George M. von Furstenberg
Robert Bendheim Chair in Economic and Financial Policy, Fordham University, New York City
as of Sunday, July 23, at 14h00
Rather than going item by item, this report will assess changes in the general approach taken at the summit compared with earlier summits. With the satisfactory state of the world economy and the absence of financial crises, the G8 communiquÈ has very little to say on truly global issues that are influenced mostly by the G8 and their own economic performance. Instead, its focus is on reaching out, on including more countries and people and on a multidimensional conception of how to make the engagement with developing countries more fruitful.
Although the communiquÈ itself still lists issues separately, the spirit of the document is to see them conditioning each other. For instance, instead of an almost exclusive focus on debt relief and financial transfers, there is now a much greater appreciation that effective development requires coordinated efforts on several fronts and continuous engagement with developing countries on many levels. This is partly because the emphasis has shifted away from financial flows and physical capital investment to information flows and human capital investment. Health and education are supported by information technology, which then supports coordinated development and technology catch-up with the most advanced countries. Conflict resolution and the prevention of conflicts, particularly in developing countries, in turn are preconditions for those countriesí ability to process debt relief and other forms of aid effectively.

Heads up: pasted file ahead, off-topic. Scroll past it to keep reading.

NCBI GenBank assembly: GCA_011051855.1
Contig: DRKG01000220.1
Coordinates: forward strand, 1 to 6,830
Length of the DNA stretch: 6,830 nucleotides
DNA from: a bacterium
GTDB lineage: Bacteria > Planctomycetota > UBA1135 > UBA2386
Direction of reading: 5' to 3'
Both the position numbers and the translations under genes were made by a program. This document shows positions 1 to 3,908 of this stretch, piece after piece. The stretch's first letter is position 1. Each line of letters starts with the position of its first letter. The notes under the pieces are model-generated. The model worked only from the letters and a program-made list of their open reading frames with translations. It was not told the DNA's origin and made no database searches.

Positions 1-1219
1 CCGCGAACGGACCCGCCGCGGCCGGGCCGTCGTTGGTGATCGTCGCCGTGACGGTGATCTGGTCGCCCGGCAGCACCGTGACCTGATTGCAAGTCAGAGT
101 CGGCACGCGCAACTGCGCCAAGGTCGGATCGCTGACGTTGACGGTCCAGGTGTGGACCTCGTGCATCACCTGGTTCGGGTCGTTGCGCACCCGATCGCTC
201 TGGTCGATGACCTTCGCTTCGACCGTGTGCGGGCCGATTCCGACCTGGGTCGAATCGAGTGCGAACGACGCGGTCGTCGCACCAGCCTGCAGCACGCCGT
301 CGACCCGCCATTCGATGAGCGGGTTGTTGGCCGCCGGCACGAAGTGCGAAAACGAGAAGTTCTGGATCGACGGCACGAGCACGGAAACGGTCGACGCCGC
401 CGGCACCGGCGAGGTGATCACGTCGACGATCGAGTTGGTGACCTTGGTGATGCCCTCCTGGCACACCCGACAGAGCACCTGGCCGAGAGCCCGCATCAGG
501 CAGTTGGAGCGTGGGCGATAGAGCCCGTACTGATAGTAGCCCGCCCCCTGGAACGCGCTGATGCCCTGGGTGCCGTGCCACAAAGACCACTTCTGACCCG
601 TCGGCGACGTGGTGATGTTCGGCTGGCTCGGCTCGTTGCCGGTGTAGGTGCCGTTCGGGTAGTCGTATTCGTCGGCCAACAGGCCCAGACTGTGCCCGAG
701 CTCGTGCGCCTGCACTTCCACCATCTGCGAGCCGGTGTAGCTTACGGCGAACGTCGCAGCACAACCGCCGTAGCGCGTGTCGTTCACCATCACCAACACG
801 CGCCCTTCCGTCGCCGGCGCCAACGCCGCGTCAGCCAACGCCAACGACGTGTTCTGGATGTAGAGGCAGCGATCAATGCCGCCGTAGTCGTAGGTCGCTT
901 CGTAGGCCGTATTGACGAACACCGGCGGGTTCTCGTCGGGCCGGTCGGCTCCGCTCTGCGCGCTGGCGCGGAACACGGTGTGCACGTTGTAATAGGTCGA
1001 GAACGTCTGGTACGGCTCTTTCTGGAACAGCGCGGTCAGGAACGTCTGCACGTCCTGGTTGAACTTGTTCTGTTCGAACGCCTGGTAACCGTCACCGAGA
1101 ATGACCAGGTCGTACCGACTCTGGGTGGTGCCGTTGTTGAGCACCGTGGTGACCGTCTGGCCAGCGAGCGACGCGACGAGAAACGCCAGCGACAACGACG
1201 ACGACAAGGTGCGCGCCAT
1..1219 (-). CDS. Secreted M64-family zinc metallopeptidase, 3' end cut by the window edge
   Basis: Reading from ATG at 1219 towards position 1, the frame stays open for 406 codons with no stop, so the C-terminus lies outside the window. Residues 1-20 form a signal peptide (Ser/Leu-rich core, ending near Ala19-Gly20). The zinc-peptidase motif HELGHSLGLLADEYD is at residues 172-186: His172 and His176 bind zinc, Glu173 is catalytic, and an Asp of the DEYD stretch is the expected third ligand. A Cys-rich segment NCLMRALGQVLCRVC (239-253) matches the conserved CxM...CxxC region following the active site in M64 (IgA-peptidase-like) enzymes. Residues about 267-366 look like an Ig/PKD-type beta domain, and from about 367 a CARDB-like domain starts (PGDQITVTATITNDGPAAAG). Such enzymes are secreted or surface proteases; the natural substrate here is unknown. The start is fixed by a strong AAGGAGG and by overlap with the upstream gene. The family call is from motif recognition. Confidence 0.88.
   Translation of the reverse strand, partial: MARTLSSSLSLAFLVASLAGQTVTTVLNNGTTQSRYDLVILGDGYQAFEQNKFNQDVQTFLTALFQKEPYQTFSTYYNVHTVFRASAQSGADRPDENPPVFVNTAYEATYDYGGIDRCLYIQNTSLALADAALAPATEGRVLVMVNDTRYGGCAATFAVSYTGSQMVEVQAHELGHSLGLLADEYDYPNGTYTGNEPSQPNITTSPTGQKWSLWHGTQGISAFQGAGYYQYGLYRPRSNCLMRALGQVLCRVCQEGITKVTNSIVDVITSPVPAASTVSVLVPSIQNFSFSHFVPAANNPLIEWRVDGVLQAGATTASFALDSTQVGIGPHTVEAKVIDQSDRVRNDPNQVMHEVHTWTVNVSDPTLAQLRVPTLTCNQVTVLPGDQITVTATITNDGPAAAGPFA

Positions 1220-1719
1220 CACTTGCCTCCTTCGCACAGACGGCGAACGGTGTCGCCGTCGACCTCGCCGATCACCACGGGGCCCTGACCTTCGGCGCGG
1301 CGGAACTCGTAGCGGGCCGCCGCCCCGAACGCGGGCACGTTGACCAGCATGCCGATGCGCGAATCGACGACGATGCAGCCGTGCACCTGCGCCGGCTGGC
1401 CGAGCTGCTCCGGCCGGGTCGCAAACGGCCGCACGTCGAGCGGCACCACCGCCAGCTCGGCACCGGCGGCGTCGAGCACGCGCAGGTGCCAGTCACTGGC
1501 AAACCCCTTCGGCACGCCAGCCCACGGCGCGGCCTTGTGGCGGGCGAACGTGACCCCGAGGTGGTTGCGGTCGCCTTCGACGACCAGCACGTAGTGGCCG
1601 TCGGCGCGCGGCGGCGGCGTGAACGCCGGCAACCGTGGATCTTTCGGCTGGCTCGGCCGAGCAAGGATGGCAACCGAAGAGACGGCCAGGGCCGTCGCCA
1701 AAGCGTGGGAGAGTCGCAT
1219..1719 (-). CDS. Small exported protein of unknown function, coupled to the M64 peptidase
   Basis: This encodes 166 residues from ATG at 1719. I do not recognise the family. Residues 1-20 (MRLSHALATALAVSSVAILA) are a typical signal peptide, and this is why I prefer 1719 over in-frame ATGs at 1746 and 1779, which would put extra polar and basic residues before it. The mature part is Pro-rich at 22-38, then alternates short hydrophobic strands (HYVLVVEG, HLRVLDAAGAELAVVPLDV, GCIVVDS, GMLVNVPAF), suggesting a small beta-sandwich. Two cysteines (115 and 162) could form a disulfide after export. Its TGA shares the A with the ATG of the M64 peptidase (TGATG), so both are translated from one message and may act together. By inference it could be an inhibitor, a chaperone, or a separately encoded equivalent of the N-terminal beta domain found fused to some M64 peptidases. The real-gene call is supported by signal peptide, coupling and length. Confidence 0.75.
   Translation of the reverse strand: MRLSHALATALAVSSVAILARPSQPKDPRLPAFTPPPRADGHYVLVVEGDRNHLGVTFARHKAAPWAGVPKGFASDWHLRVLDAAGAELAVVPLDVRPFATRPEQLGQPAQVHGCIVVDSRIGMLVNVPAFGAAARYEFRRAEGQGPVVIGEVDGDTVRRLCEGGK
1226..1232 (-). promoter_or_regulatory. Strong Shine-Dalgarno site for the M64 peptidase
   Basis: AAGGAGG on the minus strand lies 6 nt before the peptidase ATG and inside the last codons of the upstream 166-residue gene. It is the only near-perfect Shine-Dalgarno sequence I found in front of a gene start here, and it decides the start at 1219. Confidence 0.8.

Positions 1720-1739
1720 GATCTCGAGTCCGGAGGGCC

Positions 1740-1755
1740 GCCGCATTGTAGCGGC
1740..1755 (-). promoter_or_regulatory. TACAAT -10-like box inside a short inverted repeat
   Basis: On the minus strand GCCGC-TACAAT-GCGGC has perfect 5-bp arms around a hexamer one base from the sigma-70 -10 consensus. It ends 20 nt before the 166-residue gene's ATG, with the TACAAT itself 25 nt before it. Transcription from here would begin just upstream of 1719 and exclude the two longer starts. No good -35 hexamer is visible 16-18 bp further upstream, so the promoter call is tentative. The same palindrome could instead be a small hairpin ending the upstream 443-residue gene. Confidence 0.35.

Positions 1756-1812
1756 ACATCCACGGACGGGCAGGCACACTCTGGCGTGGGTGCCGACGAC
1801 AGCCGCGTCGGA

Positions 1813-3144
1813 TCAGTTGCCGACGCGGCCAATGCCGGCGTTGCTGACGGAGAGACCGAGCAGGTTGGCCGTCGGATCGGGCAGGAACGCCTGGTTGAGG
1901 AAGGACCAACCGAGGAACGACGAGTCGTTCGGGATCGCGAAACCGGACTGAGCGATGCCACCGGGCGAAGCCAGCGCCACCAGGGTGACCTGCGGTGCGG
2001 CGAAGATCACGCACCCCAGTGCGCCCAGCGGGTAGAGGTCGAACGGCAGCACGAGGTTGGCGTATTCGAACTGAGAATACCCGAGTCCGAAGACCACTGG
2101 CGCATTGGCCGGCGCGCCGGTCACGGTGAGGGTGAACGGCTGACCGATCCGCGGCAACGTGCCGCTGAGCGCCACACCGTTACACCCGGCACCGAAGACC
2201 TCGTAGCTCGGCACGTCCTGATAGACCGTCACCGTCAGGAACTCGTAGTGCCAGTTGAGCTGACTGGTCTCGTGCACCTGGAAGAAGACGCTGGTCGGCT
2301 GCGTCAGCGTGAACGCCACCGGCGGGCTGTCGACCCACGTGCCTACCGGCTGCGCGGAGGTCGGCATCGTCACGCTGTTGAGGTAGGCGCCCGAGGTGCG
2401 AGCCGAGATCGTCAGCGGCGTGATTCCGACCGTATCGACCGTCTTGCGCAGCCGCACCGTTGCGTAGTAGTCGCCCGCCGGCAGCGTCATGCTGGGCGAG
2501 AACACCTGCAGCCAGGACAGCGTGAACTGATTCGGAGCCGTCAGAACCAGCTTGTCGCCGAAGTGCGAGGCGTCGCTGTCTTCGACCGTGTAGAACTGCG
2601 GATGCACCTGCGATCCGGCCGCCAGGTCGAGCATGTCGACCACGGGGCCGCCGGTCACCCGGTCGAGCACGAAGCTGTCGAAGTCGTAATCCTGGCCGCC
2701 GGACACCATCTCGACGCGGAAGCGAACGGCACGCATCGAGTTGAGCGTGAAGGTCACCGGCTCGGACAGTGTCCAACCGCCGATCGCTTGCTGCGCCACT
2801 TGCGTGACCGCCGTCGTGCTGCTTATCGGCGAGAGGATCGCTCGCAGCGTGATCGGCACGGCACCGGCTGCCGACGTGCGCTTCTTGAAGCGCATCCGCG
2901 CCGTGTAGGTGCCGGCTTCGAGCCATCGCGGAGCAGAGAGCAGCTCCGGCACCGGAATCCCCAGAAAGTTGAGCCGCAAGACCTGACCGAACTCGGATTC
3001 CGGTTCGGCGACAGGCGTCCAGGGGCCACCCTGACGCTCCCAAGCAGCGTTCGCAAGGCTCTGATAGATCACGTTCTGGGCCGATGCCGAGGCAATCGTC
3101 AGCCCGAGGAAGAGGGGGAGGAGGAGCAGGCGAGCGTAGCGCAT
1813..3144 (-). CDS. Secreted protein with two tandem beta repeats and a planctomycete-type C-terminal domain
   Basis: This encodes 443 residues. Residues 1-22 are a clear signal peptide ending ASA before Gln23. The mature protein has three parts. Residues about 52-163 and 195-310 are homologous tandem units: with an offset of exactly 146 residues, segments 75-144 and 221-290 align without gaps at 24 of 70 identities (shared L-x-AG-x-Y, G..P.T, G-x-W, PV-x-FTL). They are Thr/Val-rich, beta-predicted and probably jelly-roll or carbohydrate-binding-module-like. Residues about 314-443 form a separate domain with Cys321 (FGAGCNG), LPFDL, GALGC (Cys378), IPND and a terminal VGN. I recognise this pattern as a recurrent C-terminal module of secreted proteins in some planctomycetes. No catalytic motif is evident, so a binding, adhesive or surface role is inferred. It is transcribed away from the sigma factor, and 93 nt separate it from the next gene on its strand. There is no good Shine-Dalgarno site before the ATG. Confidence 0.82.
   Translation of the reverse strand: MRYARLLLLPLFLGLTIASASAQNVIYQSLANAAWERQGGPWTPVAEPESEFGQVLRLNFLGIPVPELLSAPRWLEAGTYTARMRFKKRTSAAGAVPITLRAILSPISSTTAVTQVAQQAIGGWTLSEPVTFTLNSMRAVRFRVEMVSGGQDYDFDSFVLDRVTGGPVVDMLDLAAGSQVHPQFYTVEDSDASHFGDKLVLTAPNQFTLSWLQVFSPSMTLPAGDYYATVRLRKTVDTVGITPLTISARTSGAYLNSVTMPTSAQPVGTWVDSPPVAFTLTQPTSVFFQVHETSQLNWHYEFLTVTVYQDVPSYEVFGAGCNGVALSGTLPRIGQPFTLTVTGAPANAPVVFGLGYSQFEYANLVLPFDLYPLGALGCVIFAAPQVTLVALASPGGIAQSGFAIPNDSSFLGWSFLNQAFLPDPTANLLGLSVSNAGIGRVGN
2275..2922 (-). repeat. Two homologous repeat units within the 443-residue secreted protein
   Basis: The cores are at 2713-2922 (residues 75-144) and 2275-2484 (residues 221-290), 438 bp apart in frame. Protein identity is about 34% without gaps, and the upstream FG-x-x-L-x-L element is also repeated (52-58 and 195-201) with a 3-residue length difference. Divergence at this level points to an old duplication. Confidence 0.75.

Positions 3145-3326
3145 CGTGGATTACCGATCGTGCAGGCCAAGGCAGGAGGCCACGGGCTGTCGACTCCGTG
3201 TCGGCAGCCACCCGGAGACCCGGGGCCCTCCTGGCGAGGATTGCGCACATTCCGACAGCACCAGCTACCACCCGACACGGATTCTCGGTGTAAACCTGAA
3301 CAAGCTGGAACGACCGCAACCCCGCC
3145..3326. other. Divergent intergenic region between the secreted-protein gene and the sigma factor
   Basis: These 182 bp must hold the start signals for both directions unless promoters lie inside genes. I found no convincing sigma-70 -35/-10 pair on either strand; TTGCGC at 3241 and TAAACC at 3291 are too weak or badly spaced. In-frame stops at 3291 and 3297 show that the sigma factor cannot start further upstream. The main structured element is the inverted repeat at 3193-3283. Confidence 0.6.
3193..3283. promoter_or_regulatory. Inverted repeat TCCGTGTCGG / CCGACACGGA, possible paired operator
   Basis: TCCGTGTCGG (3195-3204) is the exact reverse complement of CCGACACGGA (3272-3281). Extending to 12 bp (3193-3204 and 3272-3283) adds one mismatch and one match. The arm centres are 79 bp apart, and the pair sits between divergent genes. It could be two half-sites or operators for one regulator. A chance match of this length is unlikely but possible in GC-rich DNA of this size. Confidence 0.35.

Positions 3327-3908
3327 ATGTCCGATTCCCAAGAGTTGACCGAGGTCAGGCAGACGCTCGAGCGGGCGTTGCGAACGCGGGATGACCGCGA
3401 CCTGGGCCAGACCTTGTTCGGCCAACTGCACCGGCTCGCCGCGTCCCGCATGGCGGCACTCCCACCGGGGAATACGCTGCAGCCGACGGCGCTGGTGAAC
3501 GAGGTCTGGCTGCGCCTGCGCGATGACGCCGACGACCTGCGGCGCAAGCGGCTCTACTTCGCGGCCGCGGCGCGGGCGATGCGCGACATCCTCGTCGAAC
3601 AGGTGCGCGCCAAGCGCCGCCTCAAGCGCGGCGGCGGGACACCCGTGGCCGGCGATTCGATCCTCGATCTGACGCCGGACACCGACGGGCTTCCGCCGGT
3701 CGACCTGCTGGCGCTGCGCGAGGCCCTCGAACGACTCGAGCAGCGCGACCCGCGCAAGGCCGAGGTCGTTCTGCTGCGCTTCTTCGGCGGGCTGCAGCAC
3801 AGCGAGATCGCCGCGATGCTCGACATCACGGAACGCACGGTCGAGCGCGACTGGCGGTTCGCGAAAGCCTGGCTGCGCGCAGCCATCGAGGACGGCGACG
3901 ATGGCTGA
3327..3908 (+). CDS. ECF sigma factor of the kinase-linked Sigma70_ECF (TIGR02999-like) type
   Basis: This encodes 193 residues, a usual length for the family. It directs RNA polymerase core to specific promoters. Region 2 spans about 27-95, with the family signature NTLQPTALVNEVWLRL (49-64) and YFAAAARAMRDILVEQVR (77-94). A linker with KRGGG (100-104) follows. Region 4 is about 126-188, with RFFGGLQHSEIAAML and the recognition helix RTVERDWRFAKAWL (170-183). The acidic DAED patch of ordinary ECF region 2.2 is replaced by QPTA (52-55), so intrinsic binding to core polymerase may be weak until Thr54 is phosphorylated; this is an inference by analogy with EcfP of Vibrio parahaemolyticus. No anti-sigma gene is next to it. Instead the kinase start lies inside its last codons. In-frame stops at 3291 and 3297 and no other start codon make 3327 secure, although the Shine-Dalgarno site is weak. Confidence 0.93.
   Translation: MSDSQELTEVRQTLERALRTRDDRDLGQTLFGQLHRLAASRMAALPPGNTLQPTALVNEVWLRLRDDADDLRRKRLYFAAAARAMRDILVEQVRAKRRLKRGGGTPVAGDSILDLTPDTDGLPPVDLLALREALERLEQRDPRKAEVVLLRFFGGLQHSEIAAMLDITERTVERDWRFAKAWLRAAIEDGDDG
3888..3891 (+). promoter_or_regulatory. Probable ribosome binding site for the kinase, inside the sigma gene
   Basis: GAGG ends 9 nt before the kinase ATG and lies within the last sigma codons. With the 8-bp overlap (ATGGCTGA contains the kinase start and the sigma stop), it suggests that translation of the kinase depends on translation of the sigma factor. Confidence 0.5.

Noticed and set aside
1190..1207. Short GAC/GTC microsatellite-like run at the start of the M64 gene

A humanistic dimension has been added to the productivity and profit-oriented private-sector approaches that had received greater emphasis in past summit communiquÈs. For instance, the benefits of IT are described as helping the poorest and those disadvantaged in the world economy to catch up. But there is even a mention of improving the quality of life for the elderly through including them in the IT revolution. A strong focus on a shared quality of life and on improvement in human resources, and in the conditions of governance under which people live, permeates the communiquÈ.
The three announced themes of the summit, repeated in the communiquÈ, have all been subtly transformed: The first, prosperity, has changed into shared prosperity, i.e., solidarity. The second, peace of mind, involves not only traditional military security issues but also new issues such as cybercrime and the potential risks from bioengineering, genetically modified foods and other untested developments that could directly affect humans. The third issue, stability, has taken on almost an entirely political meaning at a time when the worldís economy is temporarily in balance. Thus societal values and multidimensional approaches to improving the human condition have become the chief underlying theme at the summit and one that correlates well, at least in its basic approach, with many of the concerns of civil society.
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